The 15th summit of the BRICS group (composed of Brazil, Russia, India, China and South Africa), will take place in Johannesburg, South Africa, from August 22-24 2023. It can be seen as one of the most important meetings of the group so far, as well as a sign of hope in the midst of a complex and hectic international scenario. Even so, one cannot rule out the fact that the current turmoil in international politics has direct consequences for all the countries in the group, which are expressed in varied ways of intra- and extra-BRICS competition.
In addition to the growing rivalry between China and India over border disputes and a military standoff on the so-called Line of Actual Control, as well as India’s concerns about China’s projection in its immediate surroundings, the BRICS are also dealing with the consequences and economic repercussions of the Russian invasion of Ukraine. The Russian president will not be able to attend the summit of the group for the first time, due to the possibility of being arrested since South Africa is party to the International Criminal Court. The ICC has issued a warrant for President Vladimir Putin’s arrest, due to allegations of war crimes in Ukraine.
BRICS’ economic arm, the New Development Bank (NDB), is also facing complications from the Russia-Ukraine war. As of March 2022, Russia has had all trading within the NDB frozen, representing a total exposure of $1.8 billion to entities domiciled in Russia. As the NDB relies on external funding (through mechanisms such as the issuance of debt securities on national and/or international capital markets) and capital from bank members, the ongoing conflict combined with external pressure from the West and sanctions to Russia have made it difficult for the NDB to seek external resources. This is one more factor impeding internal cohesion among the BRICS.
That said, it is also important to note the opportunities in the midst of a complex international scenario. Oil exporters to China known as the petro-yuan club – i.e. Russia, Iran, the United Arab Emirates, and Angola – are increasingly using the Chinese currency in commercial transactions. India and Indonesia have also announced similar initiatives. Meanwhile, Brazil has showed signs of interest in expanding the use of a common currency in Mercosur. For the next BRICS summit, the launch of a payment system in common currencies is expected.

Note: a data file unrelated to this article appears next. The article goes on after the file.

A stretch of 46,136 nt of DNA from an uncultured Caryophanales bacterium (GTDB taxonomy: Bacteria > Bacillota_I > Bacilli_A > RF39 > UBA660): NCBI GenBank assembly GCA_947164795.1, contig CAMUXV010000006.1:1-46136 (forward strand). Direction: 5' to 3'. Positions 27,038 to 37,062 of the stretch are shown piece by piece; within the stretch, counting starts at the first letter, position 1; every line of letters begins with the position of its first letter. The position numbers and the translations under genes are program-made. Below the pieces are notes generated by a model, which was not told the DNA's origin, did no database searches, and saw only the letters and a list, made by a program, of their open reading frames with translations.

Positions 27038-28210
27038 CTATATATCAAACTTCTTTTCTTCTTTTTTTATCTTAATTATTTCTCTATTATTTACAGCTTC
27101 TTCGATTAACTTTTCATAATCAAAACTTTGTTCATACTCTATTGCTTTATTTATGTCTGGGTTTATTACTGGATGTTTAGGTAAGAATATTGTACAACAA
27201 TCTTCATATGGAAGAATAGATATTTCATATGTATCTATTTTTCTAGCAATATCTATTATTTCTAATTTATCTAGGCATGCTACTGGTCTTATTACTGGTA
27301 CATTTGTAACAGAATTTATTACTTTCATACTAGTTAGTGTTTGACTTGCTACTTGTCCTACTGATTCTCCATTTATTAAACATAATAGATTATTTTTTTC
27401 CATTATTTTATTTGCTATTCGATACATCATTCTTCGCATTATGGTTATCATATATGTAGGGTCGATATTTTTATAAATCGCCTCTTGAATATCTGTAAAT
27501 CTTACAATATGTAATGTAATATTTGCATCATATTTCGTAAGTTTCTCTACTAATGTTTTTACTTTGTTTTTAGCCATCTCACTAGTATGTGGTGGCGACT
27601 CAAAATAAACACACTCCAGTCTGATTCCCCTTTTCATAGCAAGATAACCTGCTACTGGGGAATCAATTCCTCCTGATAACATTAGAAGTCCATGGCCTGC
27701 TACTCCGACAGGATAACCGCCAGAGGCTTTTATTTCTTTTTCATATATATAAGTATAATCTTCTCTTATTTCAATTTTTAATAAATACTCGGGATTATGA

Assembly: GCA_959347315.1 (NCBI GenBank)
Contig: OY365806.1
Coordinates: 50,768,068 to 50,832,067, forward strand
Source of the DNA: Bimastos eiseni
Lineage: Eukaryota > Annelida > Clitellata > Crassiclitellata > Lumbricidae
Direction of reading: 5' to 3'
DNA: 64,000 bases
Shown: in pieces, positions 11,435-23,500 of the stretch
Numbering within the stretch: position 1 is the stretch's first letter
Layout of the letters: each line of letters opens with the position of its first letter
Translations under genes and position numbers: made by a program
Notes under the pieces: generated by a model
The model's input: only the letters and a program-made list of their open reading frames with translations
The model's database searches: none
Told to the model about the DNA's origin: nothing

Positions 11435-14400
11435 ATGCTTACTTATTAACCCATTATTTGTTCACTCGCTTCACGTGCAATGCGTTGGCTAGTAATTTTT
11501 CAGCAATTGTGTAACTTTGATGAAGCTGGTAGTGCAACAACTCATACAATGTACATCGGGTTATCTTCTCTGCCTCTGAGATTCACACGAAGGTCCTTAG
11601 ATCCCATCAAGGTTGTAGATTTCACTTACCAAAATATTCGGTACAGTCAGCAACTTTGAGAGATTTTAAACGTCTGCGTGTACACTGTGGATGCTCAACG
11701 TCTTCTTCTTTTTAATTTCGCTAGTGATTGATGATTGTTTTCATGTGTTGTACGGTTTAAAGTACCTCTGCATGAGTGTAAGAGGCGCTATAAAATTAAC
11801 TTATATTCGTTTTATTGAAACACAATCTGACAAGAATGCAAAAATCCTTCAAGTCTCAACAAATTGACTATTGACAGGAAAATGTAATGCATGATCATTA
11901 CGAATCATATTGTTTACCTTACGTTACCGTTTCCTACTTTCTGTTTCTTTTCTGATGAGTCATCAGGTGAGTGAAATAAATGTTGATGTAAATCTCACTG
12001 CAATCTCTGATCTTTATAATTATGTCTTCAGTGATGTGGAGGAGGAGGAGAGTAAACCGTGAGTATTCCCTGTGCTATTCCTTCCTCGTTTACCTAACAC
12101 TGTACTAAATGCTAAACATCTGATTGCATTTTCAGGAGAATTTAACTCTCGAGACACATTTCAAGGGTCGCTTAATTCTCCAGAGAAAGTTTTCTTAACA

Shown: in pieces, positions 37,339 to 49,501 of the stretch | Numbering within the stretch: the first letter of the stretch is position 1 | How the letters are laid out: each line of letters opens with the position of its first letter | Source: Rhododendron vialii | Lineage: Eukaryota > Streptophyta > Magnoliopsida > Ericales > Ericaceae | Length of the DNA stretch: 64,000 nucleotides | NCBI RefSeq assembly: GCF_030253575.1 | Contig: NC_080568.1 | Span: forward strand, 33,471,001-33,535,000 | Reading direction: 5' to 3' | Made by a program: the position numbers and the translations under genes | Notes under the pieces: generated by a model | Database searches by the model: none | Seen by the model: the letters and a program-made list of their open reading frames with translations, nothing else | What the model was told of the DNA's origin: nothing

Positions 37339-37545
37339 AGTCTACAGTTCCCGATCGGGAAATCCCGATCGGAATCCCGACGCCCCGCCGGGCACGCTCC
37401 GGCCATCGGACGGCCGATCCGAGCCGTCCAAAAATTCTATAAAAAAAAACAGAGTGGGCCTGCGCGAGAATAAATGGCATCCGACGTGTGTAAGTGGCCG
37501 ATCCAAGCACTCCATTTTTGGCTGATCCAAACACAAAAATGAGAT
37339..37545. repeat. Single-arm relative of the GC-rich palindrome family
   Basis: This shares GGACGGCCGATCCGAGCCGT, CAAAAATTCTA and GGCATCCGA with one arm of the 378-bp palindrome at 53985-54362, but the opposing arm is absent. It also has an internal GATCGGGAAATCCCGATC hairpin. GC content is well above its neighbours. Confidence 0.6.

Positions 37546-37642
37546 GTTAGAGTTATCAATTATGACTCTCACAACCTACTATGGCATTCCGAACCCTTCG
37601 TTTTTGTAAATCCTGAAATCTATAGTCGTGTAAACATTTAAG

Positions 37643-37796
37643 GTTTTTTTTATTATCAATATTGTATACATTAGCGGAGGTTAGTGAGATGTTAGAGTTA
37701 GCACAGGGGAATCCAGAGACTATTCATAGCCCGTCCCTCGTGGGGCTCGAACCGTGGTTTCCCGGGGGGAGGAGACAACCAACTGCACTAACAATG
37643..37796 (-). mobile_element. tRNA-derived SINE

But most headlines have highlighted the fact that BRICS is considering expanding for the first time since 2010, when South Africa joined what was then known as “BRIC.” Such a move would change the nature of the grouping and its role in the international order.
The main reasons for expanding BRICS can be attributed to the intensification of the East-West confrontation, the deepening of “BRICS Plus” cooperation, and the demands of node countries.
In the new context of the ongoing conflict between Russia and Ukraine and the intensification of China-U.S. competition, the East-West confrontation has become increasingly prominent, where both sides seek to expand their networks of partnerships. As developing countries, and to some extent regional powers in their geographic locations, the BRICS countries are driven, in theory, by a strong motivation to absorb other node countries from important strategic locations to join their field, as in the case of Argentina in relation to Brazil, just to name one.
Facing criticism of BRICS as an exclusive club and going beyond outreach with respective sub-regions, BRICS Plus was introduced during China’s presidency in 2017 to strengthen dialogue and cooperation between BRICS countries and other developing countries and promote the establishment of broader partnerships. Although BRICS Plus presents a platform for developing countries, enabling them to increase their representation in global governance, this expansion process is also part of China’s broader economic and geopolitical interests.